Qiao, J., Cui, S.J., Xu, L.L., Chen, S.J., Yao, J., Jiang, Y.H., Peng, G., Fang, C.Y., Yang, P.Y., Liu, F. (2015) Filamin C, a dysregulated protein in cancer revealed by label-free quantitative proteomic analyses of human gastric cancer cells. Oncotarget. 6(2):1171-89.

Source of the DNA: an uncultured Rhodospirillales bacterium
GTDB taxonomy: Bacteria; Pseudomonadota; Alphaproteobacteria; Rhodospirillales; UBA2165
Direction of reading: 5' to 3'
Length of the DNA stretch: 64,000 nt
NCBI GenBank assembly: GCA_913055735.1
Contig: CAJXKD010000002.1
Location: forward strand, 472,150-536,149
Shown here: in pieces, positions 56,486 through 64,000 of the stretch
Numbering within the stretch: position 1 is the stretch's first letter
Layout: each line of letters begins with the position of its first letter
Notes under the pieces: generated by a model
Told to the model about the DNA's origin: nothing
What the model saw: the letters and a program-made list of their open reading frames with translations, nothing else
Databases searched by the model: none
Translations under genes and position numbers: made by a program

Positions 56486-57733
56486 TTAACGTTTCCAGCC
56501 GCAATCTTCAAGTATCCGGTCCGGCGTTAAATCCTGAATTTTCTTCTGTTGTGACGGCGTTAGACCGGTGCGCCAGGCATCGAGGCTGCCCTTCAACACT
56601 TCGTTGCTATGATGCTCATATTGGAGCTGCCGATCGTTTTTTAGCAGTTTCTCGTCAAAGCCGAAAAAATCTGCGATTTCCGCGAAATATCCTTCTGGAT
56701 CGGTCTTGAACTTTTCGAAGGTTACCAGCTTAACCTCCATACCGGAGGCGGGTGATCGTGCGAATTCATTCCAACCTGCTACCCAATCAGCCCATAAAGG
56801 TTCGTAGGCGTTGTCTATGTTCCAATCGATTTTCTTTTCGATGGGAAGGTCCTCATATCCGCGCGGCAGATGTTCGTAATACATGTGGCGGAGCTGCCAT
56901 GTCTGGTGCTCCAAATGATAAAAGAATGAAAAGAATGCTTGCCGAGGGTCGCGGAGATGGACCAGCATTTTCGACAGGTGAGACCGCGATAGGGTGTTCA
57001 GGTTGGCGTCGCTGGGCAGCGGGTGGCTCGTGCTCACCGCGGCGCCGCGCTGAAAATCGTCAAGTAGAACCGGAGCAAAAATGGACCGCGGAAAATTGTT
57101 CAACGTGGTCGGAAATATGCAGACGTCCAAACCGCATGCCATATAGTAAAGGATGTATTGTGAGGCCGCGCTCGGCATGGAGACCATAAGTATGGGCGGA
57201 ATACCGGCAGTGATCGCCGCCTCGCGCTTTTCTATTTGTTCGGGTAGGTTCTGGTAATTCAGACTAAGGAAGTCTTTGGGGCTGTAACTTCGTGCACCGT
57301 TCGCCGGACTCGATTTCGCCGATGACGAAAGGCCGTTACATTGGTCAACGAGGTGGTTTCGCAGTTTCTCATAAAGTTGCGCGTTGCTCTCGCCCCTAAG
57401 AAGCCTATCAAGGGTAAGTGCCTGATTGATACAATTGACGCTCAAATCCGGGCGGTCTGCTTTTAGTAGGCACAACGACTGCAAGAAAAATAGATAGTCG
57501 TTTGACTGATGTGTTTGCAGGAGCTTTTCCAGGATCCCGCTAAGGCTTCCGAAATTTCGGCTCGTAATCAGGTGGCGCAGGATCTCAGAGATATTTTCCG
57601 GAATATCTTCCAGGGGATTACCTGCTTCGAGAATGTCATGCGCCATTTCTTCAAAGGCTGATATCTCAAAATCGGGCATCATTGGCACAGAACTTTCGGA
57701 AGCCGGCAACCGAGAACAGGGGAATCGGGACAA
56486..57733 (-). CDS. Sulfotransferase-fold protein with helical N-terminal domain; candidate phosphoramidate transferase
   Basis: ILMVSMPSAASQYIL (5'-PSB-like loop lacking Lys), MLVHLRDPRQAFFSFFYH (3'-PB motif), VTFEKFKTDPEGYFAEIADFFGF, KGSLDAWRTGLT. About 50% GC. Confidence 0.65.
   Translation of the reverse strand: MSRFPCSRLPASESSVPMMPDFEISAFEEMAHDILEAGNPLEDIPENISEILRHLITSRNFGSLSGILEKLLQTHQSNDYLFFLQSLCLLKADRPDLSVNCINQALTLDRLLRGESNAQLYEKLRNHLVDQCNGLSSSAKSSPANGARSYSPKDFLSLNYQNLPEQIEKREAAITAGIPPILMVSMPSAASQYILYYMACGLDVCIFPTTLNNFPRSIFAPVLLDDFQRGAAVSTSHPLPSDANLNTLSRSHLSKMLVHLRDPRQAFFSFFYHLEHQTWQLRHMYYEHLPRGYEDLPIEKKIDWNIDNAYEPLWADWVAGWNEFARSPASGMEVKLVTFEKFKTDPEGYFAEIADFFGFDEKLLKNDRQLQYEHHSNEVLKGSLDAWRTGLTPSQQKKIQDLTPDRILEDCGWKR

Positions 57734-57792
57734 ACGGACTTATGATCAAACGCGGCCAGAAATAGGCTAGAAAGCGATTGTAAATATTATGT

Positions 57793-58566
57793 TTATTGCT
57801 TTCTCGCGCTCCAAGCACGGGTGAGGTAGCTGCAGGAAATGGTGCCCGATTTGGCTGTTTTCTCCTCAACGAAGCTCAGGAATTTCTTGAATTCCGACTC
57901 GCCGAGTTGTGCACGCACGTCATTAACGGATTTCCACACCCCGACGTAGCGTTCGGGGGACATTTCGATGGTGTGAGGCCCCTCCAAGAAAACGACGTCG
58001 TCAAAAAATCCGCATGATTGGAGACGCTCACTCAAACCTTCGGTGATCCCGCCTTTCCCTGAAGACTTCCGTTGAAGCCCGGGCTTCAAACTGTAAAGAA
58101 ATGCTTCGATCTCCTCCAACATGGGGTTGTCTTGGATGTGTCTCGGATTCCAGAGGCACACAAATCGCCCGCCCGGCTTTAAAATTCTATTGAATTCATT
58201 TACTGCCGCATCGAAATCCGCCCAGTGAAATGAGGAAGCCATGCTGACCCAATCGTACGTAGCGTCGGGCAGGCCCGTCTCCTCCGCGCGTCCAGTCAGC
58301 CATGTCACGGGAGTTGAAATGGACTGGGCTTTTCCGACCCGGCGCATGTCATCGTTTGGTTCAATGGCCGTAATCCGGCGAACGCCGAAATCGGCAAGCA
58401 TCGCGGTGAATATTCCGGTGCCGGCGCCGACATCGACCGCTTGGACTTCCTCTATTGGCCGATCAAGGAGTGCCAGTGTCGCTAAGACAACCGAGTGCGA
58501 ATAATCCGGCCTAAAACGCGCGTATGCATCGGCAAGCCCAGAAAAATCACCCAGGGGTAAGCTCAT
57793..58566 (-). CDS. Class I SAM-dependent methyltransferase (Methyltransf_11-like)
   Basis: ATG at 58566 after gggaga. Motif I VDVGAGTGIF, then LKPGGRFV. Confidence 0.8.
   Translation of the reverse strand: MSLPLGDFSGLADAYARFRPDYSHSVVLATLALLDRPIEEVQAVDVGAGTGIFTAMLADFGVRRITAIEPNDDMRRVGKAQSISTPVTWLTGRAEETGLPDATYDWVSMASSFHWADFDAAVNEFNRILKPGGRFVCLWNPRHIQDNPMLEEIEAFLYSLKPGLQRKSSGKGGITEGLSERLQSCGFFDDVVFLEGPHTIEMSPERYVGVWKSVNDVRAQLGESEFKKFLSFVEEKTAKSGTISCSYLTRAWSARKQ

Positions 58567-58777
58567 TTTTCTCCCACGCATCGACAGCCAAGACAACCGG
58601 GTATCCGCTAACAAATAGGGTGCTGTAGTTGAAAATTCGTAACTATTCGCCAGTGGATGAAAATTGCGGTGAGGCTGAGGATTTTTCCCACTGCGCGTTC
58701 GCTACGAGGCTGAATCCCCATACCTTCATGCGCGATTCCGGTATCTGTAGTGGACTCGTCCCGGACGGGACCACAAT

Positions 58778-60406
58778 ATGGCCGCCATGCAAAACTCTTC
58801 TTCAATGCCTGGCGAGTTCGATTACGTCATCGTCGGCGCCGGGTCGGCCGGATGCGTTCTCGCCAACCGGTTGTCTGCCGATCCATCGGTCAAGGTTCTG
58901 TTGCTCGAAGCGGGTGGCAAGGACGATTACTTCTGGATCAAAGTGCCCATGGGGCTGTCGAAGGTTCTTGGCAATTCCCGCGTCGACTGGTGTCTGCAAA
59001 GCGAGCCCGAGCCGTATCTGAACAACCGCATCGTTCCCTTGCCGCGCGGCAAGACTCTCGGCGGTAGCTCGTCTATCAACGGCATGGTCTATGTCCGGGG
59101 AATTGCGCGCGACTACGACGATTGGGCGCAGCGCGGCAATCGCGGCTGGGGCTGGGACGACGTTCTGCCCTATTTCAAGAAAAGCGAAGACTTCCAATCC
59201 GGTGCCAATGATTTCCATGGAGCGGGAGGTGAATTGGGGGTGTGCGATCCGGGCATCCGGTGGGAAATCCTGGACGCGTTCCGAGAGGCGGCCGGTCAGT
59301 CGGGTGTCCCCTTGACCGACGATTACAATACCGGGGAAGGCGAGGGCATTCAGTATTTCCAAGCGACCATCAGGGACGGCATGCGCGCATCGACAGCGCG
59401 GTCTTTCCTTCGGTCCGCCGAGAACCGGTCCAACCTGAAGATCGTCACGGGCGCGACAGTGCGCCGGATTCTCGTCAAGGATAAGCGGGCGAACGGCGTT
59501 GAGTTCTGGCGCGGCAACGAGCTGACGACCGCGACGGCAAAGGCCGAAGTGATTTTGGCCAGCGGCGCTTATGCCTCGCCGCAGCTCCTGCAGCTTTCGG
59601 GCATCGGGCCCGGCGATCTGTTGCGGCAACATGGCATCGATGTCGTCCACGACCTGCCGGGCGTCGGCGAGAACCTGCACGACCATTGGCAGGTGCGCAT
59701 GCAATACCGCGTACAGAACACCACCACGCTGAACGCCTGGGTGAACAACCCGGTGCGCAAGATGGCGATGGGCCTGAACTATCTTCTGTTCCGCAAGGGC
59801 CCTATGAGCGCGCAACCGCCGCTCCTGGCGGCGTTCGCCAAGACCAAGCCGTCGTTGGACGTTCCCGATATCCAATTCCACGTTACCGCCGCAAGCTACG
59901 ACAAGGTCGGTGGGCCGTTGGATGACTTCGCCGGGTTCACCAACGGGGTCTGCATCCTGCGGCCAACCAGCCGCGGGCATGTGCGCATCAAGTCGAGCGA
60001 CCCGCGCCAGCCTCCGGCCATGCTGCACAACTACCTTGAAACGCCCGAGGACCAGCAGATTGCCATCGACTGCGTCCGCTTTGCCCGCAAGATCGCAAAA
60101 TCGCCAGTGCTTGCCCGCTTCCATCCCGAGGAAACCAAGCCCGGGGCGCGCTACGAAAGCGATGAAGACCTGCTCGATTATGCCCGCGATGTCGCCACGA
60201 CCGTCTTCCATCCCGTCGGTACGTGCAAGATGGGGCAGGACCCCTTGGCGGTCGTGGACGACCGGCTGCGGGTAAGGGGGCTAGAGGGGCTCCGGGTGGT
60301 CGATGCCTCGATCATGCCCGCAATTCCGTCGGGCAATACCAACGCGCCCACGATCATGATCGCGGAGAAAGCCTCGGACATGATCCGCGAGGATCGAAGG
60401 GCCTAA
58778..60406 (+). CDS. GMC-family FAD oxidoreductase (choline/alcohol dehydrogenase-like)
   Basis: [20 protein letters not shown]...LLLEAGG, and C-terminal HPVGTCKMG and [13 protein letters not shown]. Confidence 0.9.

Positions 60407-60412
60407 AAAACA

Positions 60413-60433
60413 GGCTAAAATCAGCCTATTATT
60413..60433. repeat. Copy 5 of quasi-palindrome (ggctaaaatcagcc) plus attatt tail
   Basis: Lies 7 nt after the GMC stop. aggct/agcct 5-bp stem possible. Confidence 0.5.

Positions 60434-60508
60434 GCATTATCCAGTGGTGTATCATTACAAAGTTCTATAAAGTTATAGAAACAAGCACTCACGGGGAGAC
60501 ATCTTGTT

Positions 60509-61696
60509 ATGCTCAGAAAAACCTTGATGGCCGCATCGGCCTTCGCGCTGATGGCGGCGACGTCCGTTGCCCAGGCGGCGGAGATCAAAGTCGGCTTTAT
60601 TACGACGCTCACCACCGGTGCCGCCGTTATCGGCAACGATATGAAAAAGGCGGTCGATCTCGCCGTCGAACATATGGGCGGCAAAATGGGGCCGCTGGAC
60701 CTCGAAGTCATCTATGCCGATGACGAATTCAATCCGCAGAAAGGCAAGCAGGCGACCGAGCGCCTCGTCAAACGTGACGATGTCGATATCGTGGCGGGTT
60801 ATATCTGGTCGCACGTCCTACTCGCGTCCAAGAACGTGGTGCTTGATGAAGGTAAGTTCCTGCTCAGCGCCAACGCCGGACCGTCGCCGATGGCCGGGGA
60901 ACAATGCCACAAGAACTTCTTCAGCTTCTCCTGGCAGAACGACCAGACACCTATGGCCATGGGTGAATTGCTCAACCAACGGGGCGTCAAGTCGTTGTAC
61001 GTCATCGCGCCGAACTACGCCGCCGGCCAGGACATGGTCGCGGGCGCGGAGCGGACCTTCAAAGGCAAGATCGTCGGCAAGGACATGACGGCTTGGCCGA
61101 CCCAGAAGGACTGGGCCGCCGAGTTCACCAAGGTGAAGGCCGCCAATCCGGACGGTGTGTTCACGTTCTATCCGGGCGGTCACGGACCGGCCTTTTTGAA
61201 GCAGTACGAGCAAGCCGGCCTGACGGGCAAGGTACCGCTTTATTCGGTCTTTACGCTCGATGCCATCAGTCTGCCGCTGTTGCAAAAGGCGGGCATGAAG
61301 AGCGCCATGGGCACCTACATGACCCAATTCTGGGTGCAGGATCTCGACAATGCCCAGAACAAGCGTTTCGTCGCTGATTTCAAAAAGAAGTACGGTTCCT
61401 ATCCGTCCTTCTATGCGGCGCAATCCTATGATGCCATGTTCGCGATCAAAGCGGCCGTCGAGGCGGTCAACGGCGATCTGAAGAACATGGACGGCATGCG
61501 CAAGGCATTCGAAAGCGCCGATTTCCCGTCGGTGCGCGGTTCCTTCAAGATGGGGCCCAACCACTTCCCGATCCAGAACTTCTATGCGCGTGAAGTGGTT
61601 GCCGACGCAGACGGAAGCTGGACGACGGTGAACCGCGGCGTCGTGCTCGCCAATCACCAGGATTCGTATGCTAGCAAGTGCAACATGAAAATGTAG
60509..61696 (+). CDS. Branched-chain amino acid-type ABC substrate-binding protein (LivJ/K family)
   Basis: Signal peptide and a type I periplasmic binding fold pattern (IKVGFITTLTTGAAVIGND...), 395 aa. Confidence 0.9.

Gastric cancer (GC) is the fourth and fifth most common cancer in men and women, respectively. We identified 2,750 proteins at false discovery rates of 1.3% (protein) and 0.03% (spectrum) by comparing the proteomic profiles of three GC and a normal gastric cell lines. Nine proteins were significantly dysregulated in all three GC cell lines, including filamin C, a muscle-specific filamin and a large actin-cross-linking protein. Downregulation of filamin C in GC cell lines and tissues were verified using quantitative PCR and immunohistochemistry. Data-mining using public microarray datasets shown that filamin C was significantly reduced in many human primary and metastasis cancers. Transient expression or silencing of filamin C affected the proliferation and colony formation of cancer cells. Silencing of endogenous filamin C enhanced cancer cell migration and invasion, whereas ectopic expression of filamin C had opposing effects. Silencing of filamin C increased the expression of matrix metallopeptidase 2 and improved the metastasis of prostate cancer in a zebrafish model. High filamin C associated with better prognosis of prostate cancer, leukemia and breast cancer patients. These findings establish a functional role of filamin C in human cancers and these data will be valuable for further study of its mechanisms.